I mean just think of the people on the receiving end, going over all those resumes they received. Imagine yourself in their shoes, and objectively ask yourself whether your own resume would stand out when yours, like most of them have the exact same words in that one line; “Work well independently or in teams”.

So what does it MEAN to work a team? Depending on the job, it could mean you listen to others, cooperate, share ideas, show flexibility, cover when co-workers are off, pitch in, collaborate, cooperate, support, encourage, engage, initiate, share resources, accommodate, etc. For a job involving teamwork you have to have excellent communication skills and sound interpersonal skills. Your team might be made up of people at your same level of seniority, but your team could also include interns, junior partners, senior management, front-line workers, administrative support staff. The folks on your team will not necessarily work in the same physical location if you think about it too. Could be they work in another department in the same building, on another floor, or across the city, in another province or state, or even on another continent.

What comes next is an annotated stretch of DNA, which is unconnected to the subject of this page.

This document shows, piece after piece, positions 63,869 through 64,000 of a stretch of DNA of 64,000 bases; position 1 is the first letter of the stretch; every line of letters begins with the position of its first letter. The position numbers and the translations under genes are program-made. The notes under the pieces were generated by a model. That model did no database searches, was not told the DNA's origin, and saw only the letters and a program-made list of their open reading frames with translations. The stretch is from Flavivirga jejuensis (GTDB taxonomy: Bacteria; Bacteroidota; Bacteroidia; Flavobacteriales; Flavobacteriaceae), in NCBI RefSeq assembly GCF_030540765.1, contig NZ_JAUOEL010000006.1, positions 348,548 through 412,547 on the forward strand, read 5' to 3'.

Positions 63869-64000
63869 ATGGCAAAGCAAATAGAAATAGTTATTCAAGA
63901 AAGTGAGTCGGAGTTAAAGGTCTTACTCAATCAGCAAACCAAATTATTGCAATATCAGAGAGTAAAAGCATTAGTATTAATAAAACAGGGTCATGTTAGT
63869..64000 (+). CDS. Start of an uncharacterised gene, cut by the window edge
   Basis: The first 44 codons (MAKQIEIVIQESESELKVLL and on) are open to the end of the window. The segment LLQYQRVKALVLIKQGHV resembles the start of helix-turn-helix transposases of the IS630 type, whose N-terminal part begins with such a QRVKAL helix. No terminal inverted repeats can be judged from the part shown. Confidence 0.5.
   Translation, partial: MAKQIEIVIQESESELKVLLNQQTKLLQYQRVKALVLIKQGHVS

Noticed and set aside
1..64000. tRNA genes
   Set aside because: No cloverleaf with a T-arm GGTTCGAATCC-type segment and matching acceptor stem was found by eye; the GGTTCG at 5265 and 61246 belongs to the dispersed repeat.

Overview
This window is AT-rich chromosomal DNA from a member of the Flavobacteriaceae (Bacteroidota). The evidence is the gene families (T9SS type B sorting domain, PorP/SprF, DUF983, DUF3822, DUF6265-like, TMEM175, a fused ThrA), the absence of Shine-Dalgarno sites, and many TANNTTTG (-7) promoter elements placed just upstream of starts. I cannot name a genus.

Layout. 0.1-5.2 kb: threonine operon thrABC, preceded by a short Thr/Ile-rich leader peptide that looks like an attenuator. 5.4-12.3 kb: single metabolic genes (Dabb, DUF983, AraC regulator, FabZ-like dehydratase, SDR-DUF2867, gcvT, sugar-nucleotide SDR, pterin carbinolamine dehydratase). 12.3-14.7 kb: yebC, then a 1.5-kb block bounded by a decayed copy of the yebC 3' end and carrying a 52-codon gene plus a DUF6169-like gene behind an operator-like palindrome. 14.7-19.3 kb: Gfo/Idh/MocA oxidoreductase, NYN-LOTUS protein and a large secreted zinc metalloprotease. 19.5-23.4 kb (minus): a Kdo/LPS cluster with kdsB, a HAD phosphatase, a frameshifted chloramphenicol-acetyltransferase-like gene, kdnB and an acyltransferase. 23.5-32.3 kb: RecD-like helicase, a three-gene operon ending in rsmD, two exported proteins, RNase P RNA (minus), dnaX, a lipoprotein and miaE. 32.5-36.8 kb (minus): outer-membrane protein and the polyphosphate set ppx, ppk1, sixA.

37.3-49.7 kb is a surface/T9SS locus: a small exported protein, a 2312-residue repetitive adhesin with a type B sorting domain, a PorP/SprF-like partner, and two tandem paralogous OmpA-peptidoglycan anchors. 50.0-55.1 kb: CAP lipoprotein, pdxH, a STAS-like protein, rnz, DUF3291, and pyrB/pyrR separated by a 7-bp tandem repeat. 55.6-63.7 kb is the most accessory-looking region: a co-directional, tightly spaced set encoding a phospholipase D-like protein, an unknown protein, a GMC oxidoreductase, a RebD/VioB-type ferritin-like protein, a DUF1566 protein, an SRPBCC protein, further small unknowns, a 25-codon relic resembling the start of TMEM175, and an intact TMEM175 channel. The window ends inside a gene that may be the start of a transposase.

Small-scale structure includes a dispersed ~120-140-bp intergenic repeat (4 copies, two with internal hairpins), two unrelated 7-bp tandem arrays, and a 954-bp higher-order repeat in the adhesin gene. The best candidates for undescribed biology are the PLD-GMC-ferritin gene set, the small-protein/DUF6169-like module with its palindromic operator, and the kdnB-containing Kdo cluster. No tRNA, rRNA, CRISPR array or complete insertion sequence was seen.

Depending on the above, your teamwork might happen when you work face-to-face, over the phone, teleconferencing, face-timing over the internet, via email or fax, maybe even working collaboratively in a team with people you’ll only ever communicate with using a keyboard. Of course, for many of you reading this, your team will be comprised of your closest co-workers; the ones you physically engage with every day.